But it really comes down to "good enough". Companies have some pre-determined pay scale for a new position, and more experienced applicants typically want more pay. Given two candidates, both who look like they might be able to do the job, companies may choose the less experienced (cheaper).
While the younger candidate may provide less overall to the company, the difference may be not only difficult to judge, but it may be impossible to test given that you cannot try both options.
And in terms of design, I would argue that humans are so varied that often even really horrid designs attract business. That's not to say that younger designers make worse designs, but that sometimes practically anything would work; it just might bring in a different audience. The result could be the same in terms of bottom line.
What I've decided at this point in my life is that we older people need to either go build our own companies/opportunities, or just roll with whatever job and find our personal satisfaction outside the office. Or just travel a lot to lower cost countries, work a lot less, and have a lot of fun :).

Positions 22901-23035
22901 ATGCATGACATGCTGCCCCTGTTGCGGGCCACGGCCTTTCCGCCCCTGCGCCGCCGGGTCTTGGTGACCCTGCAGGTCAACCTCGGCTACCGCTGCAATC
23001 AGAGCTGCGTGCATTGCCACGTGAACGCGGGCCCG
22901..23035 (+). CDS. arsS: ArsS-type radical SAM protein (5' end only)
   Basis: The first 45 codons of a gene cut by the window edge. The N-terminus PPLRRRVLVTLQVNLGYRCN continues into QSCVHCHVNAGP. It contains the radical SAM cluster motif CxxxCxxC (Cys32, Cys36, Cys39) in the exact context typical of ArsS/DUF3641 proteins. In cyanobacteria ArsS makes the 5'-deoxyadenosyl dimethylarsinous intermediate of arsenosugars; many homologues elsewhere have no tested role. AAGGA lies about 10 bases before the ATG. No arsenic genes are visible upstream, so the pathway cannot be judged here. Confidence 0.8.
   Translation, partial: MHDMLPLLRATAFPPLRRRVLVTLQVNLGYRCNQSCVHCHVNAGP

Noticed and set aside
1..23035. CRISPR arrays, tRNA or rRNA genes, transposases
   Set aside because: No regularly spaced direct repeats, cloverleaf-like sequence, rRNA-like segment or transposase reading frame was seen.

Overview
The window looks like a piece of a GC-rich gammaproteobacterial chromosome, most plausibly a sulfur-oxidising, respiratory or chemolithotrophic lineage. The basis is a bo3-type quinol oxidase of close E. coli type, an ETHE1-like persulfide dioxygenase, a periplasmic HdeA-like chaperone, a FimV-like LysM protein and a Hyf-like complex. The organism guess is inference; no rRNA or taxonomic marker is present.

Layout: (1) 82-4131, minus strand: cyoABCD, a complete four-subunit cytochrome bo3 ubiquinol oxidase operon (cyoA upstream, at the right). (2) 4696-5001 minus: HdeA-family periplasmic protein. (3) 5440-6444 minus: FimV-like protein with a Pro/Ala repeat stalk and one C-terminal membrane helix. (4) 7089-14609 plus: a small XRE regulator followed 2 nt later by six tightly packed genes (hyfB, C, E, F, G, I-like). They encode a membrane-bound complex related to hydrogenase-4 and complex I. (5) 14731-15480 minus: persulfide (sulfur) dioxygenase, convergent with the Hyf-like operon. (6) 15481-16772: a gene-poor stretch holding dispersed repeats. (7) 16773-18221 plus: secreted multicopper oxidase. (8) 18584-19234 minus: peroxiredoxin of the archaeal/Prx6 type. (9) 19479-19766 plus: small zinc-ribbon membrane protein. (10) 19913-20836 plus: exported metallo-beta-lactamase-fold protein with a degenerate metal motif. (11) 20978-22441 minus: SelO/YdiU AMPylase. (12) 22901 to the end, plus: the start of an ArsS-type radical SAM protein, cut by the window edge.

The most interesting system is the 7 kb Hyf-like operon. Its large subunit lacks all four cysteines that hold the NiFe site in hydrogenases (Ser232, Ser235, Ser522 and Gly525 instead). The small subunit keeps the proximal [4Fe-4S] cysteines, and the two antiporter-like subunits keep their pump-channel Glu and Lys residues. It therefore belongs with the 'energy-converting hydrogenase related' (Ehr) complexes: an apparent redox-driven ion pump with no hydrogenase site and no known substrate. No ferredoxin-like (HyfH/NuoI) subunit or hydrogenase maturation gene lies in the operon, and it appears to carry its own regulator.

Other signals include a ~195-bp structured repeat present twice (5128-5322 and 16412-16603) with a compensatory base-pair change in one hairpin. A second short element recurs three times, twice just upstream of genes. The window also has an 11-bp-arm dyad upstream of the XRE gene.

The problem is the massive influx of newcomers to the industry who have no experience and crow very loudly that experience doesn’t matter, or that their 6-week bootcamp is as good as a degree+decades of experience. Well the joke will be on them too one day, they are just too inexperienced to realise it.
The second is not worth 2x the first... but what's the delta?
The reason why is pretty straightforward but I don't hear it talked about much. Any human mind is pretty good at solving a problem, and two heads are better than one. But the bottleneck is the basic communication between people.
So the more contextual background (experience) one has in a problem, the faster one is able to explore the problem space and iterate before he or she begins writing the solution in the real world. That's not going to be replaced by Agile or any other workflow in the foreseeable future.
I saw this firsthand from my supervisor when I had a 1 year contract at hp in my mid 20s (he was in his 40s). I was used to dealing with C++, compilers, some scripting with PHP and Python, that sort of thing.